}

Because the stream-app makes use of Kafka Streams’ StreamBuilder, I am also providing the instance of the Tracer to the TracingKafkaClientSupplier when I set it as the StreamsBuilderFactoryBean’s KafkaClientSupplier.

Configuring Jaeger tracing: Spring Kafka Consumer/Producer

In the spring-consumer-app, I needed to add the following class to the list of interceptor.classes when configuring the Spring Kafka ConsumerFactory properties in com.github.burkaa01.springconsumer.config.NumberConsumerConfig like so:

    properties.put(ConsumerConfig.INTERCEPTOR_CLASSES_CONFIG, Collections.singletonList(TracingConsumerInterceptor.class));

I did the same when configuring the Spring Kafka ProducerFactory properties:

    properties.put(ProducerConfig.INTERCEPTOR_CLASSES_CONFIG, Collections.singletonList(TracingProducerInterceptor.class));

Configuring Jaeger tracing: Kafka Consumer/Producer

The idea is the same in the consumer-app, but the actual configuration differs slightly because for this example I am intentionally not using org.springframework.kafka. In this case, there is an instance of a TracingKafkaConsumer and a TracingKafkaProducer that, given the instance of the Tracer and an instance of a KafkaConsumer/KafkaProducer, wraps the KafkaConsumer/KafkaProducer. It looks like this on the consumer side of things (see com.github.burkaa01.consumer.config.SentenceConsumerConfig):

    KafkaConsumer consumer = new KafkaConsumer(properties);
    consumer.subscribe(Collections.singletonList(sentenceTopic));
    return new TracingKafkaConsumer(consumer, tracer);

And it looks like this on the producer side of things:

    KafkaProducer producer = new KafkaProducer(properties);
    return new TracingKafkaProducer(producer, tracer);

Initial Jaeger tracing result

If you are following along on GitHub here: https://github.com/burkaa01/jaeger-tracing-kafka switch to the init-tracing branch and run this command from the base directory of the project to start everything up:

    docker-compose up -d

Wait a moment and then run the following commands:

    cd ./kafka-connect/file-source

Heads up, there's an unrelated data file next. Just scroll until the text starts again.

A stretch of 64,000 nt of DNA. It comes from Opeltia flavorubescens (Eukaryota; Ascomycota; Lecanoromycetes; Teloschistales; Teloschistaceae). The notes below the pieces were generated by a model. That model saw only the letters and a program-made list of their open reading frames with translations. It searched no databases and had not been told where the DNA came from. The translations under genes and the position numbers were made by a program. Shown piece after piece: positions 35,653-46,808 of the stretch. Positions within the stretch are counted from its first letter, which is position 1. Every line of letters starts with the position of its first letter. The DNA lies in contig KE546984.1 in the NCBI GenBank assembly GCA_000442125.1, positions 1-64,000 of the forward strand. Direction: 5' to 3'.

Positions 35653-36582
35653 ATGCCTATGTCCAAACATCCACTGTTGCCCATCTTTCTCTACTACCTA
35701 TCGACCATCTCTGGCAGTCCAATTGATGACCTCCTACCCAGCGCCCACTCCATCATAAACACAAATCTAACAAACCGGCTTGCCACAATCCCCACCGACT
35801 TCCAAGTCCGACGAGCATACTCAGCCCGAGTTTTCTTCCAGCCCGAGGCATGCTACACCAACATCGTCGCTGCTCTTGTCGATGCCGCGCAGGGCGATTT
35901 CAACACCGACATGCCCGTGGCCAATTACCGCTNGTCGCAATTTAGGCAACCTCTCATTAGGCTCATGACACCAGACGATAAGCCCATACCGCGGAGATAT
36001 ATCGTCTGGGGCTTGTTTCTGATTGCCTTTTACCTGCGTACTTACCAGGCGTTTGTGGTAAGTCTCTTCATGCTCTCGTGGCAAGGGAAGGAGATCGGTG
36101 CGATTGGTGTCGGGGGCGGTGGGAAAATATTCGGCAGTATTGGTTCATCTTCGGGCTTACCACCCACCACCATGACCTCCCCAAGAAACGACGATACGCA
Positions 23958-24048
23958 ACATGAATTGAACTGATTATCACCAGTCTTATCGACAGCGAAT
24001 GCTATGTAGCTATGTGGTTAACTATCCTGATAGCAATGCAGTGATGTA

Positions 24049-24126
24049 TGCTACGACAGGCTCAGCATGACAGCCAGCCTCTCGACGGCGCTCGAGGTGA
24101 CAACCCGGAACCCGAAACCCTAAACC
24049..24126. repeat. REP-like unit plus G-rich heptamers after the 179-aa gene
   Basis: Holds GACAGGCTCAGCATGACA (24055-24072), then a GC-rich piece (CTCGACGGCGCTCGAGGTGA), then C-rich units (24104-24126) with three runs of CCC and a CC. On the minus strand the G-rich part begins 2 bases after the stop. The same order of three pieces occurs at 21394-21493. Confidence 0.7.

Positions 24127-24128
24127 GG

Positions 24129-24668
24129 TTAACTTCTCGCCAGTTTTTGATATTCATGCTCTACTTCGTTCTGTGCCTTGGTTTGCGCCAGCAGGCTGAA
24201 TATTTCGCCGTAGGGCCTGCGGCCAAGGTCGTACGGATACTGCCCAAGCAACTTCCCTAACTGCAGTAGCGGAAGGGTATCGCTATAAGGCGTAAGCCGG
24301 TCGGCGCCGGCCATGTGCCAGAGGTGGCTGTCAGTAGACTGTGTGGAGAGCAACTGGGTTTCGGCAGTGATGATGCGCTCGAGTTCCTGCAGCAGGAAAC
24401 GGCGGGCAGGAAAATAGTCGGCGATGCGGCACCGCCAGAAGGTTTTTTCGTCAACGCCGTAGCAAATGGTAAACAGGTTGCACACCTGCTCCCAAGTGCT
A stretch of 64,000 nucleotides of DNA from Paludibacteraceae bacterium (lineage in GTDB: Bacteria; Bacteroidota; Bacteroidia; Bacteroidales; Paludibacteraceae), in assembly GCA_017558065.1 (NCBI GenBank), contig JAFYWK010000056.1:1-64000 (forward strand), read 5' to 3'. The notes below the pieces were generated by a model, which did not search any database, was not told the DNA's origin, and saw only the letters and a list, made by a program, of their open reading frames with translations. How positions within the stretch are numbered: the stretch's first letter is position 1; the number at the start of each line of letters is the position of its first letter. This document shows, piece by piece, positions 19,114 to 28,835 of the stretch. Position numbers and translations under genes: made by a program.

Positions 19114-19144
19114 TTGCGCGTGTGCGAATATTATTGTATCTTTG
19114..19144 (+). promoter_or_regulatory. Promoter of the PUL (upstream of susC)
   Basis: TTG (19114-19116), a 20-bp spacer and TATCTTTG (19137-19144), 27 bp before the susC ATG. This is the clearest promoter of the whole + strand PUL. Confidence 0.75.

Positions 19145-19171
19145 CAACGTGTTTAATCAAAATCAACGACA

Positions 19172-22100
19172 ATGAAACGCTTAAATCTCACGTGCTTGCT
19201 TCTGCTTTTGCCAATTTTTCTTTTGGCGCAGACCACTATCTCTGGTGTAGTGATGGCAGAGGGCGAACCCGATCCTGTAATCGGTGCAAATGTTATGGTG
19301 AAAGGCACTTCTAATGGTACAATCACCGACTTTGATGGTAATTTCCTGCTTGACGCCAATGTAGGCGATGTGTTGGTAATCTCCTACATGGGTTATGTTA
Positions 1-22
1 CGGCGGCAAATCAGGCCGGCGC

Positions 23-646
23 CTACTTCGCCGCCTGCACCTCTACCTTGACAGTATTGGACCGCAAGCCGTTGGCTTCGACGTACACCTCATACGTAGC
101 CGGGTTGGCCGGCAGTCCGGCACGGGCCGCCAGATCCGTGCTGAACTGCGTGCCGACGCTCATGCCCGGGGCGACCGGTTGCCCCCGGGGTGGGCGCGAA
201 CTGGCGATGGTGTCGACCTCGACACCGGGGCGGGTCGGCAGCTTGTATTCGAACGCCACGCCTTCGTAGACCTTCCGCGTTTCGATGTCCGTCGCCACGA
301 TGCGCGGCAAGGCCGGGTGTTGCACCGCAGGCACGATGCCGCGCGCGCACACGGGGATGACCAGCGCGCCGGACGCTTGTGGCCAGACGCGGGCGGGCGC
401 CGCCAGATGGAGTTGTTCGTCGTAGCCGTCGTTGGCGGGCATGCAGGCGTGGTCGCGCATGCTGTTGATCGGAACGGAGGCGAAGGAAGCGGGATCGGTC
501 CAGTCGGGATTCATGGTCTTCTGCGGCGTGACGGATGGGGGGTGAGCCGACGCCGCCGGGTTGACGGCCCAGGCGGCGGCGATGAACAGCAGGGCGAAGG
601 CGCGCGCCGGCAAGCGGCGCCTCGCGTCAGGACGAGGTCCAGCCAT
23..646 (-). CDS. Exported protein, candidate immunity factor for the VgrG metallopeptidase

curl -X POST -H "Content-Type: application/json" --data @file-source.json http://localhost:8083/connectors
    curl http://localhost:8083/connectors
 
    cd ../elastic-sink
    curl -X POST -H "Content-Type: application/json" --data @elastic-sink.json http://localhost:8083/connectors
    curl http://localhost:8083/connectors

Wait another moment and navigate to http://localhost:16686. You should see something like this:

The good news is that we have Jaeger up and running now and each of the applications is communicating with it. Along with each of the application level tracing configurations outlined above, that is made possible thanks to the following lines that start up Jaeger in the docker-compose.yml:

    jaeger:
      image: jaegertracing/all-in-one
      container_name: jaeger
      ports:
        - "6831:6831/udp"
        - "16686:16686"

The first port under ports (6831:6831/udp) is used by the Jaeger reporter we configured for each application to send the captured span via UDP to the Jaeger agent. The second port under ports (16686:16686) is there for the Jaeger UI. Thus, we also need lines like the following for each of our applications in that same docker-compose.yml:

    environment:
      - jaeger.tracer.host=jaeger
      - jaeger.tracer.port=6831

The bad news is that the stream-app has at most 2 spans in a trace and each of our other apps in the “Services” list tell a disconnected story as well. Here is the picture for the spring-consumer-app for example:

Though each of our applications are able to communicate with Jaeger just fine, the spans are not connecting with each other in a single trace.

Finish tracing configuration: Headers

Correlation ids that are propagated through a distributed system for the purpose of tying a series of related events together is not a concept that is unique to Jaeger or OpenTracing. And whether or not you use Jaeger and OpenTracing, when applying that concept to Kafka, Kafka message headers are the perfect place to put this correlation information.

In this example project, thanks to the OpenTracing Kafka instrumentation I outlined in the “Configuring Jaeger tracing” sections above, the correlation information is already in the Kafka message headers. The problem right now is that my applications are not passing on this information properly as they consume and produce new messages.

Take for example, how messages are produced in the spring-consumer-app right now (see the init-tracing branch):

    ProducerRecord producerRecord = new ProducerRecord(sentenceTopic, null, sentence);

The ProducerRecord only knows the topic, the key (null), and the value. In order to continue the trace and associate the spans to the same trace, the message being produced needs the headers from the message the application consumed (with Jaeger an example of a header the next message needs to include would be “uber-trace-id”). Thus, that ProducerRecord initialization will have to change to this:

    ProducerRecord producerRecord = new ProducerRecord(sentenceTopic, null, null, sentence, headers);

And similarly in the consumer-app the record produced in com.github.burkaa01.consumer.answer.AnswerProducer changes to this:

    ProducerRecord record = new ProducerRecord(answerTopic, null, null, jsonString, headers);

Finish tracing configuration: Kafka Streams first consumer